OptOutPrescreen.com for more information.
You should also
limit the amount of unsolicited emails you receive by customizing
your spam filter settings.. .
STEP 7. Shred Confidential
When disposing of papers with account numbers or
other identifying information, shred them. This includes convenience
checks that come with your credit card statement, as well as
unsolicited credit card offers.
STEP 8. Remain Vigilant:
Review Your Accounts Regularly.
Monitor your accounts online
frequently, so you can discover potential issues without having to
wait for bills or statements to come by mail.
You also may
want to check out MyIDScore.com; it's a free service that reviews how
likely it is your identity is being misused and provides ways you can
reduce that risk..
The Free Money. The Free Money, you may
receive a check in the mail in regards to a bank or credit card. It
will look sincere. The check or draft will state that the bank or
credit card agency failed to refund your account due to purchases.
The trick to this scam is for you to deposit the check or draft
into you account. The check is normally for a very small amount of
$1.37, what ever it is not worth the cost of the mailing and check. This
check is them returned to the sender who gains information of your
financial or credit card account. Always verify the check with your
Cyber Crime Made Easy.
theft is the deliberate use of someone else's identity, usually as a
method to gain a financial advantage or obtain credit and other
benefits in the other person's name, and perhaps to the other
person's disadvantage or loss.
The person whose identity has
been assumed may suffer adverse consequences if they are held
responsible for the perpetrator's actions. Identity theft occurs when
someone uses another's personally identifying information, like their
name, identifying number, or credit card number, without their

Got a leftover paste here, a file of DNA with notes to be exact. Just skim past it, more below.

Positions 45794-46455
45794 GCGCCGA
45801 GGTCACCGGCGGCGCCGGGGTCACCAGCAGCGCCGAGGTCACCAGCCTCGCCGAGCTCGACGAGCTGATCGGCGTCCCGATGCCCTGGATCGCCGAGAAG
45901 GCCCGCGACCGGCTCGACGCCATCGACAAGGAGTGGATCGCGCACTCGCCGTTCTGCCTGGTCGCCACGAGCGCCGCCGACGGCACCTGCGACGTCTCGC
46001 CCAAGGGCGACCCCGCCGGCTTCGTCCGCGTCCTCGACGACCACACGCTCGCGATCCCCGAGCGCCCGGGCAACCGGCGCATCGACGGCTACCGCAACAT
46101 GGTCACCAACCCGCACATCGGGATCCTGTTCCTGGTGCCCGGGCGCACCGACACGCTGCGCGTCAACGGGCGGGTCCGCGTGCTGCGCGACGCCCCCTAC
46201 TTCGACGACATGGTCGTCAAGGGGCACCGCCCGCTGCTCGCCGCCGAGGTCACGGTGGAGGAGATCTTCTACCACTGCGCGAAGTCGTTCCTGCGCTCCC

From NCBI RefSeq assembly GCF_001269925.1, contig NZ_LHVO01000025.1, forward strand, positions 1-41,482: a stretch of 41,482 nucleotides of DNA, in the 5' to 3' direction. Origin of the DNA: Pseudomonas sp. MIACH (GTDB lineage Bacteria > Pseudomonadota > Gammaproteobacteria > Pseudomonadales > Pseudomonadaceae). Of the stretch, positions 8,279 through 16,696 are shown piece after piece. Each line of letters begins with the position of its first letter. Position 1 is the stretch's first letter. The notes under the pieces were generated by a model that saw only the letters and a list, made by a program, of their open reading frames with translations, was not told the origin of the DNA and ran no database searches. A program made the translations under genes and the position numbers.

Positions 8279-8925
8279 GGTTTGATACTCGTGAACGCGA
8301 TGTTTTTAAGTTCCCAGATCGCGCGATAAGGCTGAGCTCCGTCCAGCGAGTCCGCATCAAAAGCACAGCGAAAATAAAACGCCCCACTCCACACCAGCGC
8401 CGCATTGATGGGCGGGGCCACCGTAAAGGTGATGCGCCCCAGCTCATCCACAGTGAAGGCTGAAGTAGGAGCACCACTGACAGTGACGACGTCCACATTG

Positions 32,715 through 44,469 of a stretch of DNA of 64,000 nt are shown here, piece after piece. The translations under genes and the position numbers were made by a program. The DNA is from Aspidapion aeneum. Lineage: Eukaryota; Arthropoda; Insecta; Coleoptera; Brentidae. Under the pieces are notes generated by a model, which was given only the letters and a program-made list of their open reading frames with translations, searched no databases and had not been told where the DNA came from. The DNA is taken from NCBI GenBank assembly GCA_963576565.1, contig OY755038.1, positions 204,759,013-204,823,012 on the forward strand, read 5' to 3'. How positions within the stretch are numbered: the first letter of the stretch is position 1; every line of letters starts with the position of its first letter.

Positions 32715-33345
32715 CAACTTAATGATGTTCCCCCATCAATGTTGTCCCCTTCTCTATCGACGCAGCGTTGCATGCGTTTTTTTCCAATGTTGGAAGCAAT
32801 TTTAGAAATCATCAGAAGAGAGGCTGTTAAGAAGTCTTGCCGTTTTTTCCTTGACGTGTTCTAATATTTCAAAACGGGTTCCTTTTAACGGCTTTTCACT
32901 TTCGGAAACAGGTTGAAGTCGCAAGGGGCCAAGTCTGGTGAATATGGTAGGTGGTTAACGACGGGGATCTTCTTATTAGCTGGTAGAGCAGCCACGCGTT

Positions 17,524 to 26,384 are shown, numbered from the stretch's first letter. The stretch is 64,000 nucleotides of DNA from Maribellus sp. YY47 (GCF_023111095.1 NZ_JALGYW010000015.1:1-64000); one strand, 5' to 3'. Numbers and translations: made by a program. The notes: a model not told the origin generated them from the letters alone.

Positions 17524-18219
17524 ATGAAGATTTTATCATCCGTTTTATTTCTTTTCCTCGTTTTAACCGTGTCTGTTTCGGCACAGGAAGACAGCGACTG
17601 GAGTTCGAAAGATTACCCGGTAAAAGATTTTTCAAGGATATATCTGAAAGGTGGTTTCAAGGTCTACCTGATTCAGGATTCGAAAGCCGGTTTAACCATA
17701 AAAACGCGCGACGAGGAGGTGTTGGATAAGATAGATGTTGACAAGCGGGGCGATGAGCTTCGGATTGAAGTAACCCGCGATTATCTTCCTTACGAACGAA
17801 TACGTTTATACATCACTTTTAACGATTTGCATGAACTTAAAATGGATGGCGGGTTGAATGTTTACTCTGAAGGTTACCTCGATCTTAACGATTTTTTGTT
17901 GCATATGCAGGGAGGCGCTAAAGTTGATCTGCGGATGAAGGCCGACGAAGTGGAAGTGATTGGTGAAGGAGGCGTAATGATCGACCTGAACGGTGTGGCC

permission, to commit fraud or other crimes. The term identity theft
was coined in 1964. . .
Determining the link between data
breaches and identity theft is challenging, primarily because
identity theft victims often do not know how their personal
information was obtained, and identity theft is not always detectable
by the individual victims.
An October 2010 article entitled
"Cyber Crime Made Easy" explained the level to which hackers are
using malicious software. As one security specialist said,
"Interested in credit card theft? There's an app for that." This
statement summed up the ease with which these hackers are accessing
all kinds of information online.
The new program for infecting
users' computers is called Zeus; and the program is so hacker
friendly that even an inexperienced hacker can operate it. Although
the hacking program is easy to use, that fact does not diminish the
devastating effects that Zeus (or other software like Zeus) can do to
a computer and the user. For example, the article stated that
programs like Zeus can steal credit card information, important
documents, and even documents necessary for homeland security. If the
hacker were to gain this information, it would mean identity theft or
even a possible terrorist attack.
Investigations And Services.